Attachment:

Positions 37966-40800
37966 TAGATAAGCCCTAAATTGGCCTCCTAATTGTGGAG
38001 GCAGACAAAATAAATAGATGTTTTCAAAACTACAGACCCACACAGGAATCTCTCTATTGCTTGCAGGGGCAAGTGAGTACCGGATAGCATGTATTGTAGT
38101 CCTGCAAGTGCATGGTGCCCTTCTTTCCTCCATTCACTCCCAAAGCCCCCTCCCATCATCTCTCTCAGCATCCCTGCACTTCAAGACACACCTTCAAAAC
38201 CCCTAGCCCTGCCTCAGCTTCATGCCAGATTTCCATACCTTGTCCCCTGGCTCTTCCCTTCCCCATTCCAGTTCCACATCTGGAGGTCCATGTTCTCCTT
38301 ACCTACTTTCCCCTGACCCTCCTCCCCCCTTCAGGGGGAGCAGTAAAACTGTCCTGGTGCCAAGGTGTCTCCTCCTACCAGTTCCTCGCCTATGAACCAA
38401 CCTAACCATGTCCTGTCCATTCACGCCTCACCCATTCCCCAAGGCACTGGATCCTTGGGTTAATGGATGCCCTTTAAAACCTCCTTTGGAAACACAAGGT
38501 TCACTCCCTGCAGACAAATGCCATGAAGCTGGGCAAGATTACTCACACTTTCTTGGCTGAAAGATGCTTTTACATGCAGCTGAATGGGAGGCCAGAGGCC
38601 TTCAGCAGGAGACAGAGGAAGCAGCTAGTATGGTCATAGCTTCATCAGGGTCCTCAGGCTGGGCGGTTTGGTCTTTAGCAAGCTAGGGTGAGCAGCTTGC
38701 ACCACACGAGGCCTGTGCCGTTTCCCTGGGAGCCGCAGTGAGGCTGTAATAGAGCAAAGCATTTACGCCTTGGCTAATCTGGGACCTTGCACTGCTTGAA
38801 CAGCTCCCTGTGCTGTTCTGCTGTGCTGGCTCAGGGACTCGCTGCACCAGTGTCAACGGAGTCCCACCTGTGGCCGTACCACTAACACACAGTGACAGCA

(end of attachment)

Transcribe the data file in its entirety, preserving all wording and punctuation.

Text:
Positions 37966-40800
37966 TAGATAAGCCCTAAATTGGCCTCCTAATTGTGGAG
38001 GCAGACAAAATAAATAGATGTTTTCAAAACTACAGACCCACACAGGAATCTCTCTATTGCTTGCAGGGGCAAGTGAGTACCGGATAGCATGTATTGTAGT
38101 CCTGCAAGTGCATGGTGCCCTTCTTTCCTCCATTCACTCCCAAAGCCCCCTCCCATCATCTCTCTCAGCATCCCTGCACTTCAAGACACACCTTCAAAAC
38201 CCCTAGCCCTGCCTCAGCTTCATGCCAGATTTCCATACCTTGTCCCCTGGCTCTTCCCTTCCCCATTCCAGTTCCACATCTGGAGGTCCATGTTCTCCTT
38301 ACCTACTTTCCCCTGACCCTCCTCCCCCCTTCAGGGGGAGCAGTAAAACTGTCCTGGTGCCAAGGTGTCTCCTCCTACCAGTTCCTCGCCTATGAACCAA
38401 CCTAACCATGTCCTGTCCATTCACGCCTCACCCATTCCCCAAGGCACTGGATCCTTGGGTTAATGGATGCCCTTTAAAACCTCCTTTGGAAACACAAGGT
38501 TCACTCCCTGCAGACAAATGCCATGAAGCTGGGCAAGATTACTCACACTTTCTTGGCTGAAAGATGCTTTTACATGCAGCTGAATGGGAGGCCAGAGGCC
38601 TTCAGCAGGAGACAGAGGAAGCAGCTAGTATGGTCATAGCTTCATCAGGGTCCTCAGGCTGGGCGGTTTGGTCTTTAGCAAGCTAGGGTGAGCAGCTTGC
38701 ACCACACGAGGCCTGTGCCGTTTCCCTGGGAGCCGCAGTGAGGCTGTAATAGAGCAAAGCATTTACGCCTTGGCTAATCTGGGACCTTGCACTGCTTGAA
38801 CAGCTCCCTGTGCTGTTCTGCTGTGCTGGCTCAGGGACTCGCTGCACCAGTGTCAACGGAGTCCCACCTGTGGCCGTACCACTAACACACAGTGACAGCA